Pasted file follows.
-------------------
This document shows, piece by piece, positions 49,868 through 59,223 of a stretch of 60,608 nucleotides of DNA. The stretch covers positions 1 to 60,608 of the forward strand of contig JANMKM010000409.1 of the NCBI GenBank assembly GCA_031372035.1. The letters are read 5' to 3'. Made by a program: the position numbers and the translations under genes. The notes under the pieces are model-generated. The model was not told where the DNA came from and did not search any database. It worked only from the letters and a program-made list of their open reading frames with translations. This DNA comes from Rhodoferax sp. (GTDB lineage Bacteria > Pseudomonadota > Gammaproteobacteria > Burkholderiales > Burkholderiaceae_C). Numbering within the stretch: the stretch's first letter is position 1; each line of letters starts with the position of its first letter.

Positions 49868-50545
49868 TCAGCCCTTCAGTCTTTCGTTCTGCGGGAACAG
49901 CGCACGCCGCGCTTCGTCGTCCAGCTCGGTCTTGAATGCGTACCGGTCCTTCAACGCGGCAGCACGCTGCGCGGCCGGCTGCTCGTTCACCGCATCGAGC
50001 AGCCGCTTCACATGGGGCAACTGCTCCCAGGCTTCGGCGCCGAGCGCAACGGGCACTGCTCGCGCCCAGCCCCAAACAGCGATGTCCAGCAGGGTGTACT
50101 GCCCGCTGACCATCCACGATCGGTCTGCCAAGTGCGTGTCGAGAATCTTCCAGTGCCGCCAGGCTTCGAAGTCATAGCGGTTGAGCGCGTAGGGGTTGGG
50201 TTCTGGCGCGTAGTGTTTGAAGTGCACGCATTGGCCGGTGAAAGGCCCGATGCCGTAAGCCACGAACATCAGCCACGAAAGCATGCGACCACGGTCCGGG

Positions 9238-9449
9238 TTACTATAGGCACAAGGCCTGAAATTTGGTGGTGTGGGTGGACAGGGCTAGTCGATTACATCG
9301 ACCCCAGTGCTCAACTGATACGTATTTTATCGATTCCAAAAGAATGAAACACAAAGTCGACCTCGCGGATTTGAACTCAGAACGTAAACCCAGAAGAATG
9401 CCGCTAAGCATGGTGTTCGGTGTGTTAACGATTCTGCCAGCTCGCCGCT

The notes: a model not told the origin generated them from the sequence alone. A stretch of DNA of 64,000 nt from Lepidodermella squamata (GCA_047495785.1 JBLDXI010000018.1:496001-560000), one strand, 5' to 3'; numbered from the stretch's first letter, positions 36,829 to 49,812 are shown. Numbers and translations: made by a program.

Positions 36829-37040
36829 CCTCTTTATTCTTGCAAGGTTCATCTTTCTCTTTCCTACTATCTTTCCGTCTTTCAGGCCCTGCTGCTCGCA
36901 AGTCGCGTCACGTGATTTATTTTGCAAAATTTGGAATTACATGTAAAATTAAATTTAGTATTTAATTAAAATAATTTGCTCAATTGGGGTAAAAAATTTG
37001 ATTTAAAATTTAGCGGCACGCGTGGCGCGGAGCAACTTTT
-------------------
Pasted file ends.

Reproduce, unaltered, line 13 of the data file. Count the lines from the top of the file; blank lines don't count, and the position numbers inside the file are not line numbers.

Positions 36829-37040